Bridgwater was made a free borough, with rights to levy taxes, in the reign of King John. It remained a significant mercantile port until the twentieth century. In 1469, the first Mayor was appointed and from that time, public property became vested in the mayor, aldermen and burgesses.
The Municipal Corporation Act of 1835 resulted in the dissolution of the former Corporation (of gentlemen, many of whom had obtained town property for their advantage) and the formation of the new Borough Council, which resulted in a number of prominent local tradesmen being elected.
The Council found much of the town property in a ‘ruinous and dilapidated state’. With the typical zeal and rigour of the early Victorians, they instituted a series of municipal improvements for the benefit of the public: new streets, bridges, houses and cemeteries; new and improved public utilities; libraries, reading rooms and public buildings such as the Market House and a Town Hall. The population grew rapidly from 7,807 in 1831 to 12,636 in 1871. Workers supported a flourishing trade, particularly in the manufacturing arts of brick and tiles as well as ironwork.
The profits of trade and the social climate encouraged philanthropy from those whose wealth was accumulating. In August 1854, an exhibition was organised in the Assize Halls, in aid of St Mary’s Church restoration fund. Local residents contributed works of art from their personal collections. The contemporary catalogue for the exhibition lists 375 oil paintings and 394 watercolours, including works by Rembrandt, Murillo, Rubens, Gainsborough, Constable, Van Dyck, and Velázquez.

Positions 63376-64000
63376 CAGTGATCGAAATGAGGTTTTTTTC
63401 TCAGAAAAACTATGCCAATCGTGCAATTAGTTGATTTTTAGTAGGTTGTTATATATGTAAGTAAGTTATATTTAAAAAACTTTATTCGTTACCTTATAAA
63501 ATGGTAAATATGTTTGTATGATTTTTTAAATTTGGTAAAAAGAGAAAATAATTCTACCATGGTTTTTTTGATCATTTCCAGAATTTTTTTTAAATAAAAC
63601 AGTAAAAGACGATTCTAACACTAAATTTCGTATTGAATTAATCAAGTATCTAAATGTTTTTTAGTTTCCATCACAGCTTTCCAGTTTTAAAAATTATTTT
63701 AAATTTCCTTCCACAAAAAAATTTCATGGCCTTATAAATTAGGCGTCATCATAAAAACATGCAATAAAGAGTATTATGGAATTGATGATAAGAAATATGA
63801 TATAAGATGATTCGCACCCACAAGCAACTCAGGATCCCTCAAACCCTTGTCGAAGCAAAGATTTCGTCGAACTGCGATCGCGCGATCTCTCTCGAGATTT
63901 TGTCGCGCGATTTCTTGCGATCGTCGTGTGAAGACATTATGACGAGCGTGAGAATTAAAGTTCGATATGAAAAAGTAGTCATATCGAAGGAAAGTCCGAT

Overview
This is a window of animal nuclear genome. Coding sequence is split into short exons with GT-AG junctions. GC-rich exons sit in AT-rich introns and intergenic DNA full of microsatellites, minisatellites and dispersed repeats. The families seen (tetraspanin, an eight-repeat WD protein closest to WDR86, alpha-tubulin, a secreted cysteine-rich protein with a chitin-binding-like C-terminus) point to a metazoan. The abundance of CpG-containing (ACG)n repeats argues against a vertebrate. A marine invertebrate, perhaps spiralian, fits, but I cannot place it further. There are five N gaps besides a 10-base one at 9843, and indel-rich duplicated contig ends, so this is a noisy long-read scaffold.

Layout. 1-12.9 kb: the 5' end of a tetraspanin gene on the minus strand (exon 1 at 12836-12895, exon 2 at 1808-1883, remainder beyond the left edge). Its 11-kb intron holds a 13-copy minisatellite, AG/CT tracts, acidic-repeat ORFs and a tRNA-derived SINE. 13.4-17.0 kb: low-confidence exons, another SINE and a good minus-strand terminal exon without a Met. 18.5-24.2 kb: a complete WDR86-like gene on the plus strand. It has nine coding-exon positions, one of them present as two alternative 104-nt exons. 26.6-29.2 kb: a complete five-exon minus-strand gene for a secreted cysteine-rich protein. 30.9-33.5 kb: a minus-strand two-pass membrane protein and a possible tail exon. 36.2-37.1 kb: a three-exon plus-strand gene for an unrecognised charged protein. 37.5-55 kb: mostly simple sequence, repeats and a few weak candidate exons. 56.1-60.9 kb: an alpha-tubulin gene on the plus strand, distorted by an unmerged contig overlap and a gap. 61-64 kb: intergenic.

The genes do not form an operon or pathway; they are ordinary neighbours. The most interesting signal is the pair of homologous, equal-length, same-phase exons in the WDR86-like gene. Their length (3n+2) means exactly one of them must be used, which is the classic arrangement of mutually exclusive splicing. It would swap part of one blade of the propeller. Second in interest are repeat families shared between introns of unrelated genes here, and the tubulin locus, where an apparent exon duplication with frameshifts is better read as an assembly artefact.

In this context, it is easy to understand how it might have been that the portraits of the leading citizens were commissioned and donated. The earliest recorded portrait is of five-time Mayor John Browne (a brickyard owner) by W. Baker, presented to the Borough in 1865 and described as ‘of great merit’. It is missing. Also missing are contemporary copies of Royal portraits, as are tapestries presented in 1836, and understood to have hung previously in Enmore Castle.
The surviving portraits illustrated demonstrate the typical characteristics of the men of the time. Sully was a coal merchant; Stanley gave a gold badge for the chain of office of the Mayors; Thompson was the first President of the Bridgwater Teetotal Club (‘the one thing by which I have been enabled to do the greatest amount of good to my fellow townsmen’), donated £100 to the Golden Jubilee celebrations in 1887 and was elected a first representative for Bridgwater for the newly-formed Somerset County Council on 1st April 1889; Pollard, a builder, read the Riot Act to end the 14 week Brickyard Strike in 1896.
The end of Victoria’s long reign brought many changes and the commissioning of works of public art in the twentieth century has not been a prominent feature of local government. Town Twinning schemes have generated most of the other works.
Dr Peter Cattermole, Local Historian
Text source: PCF / Bridgwater Town Council
This description was originally written for a catalogue.
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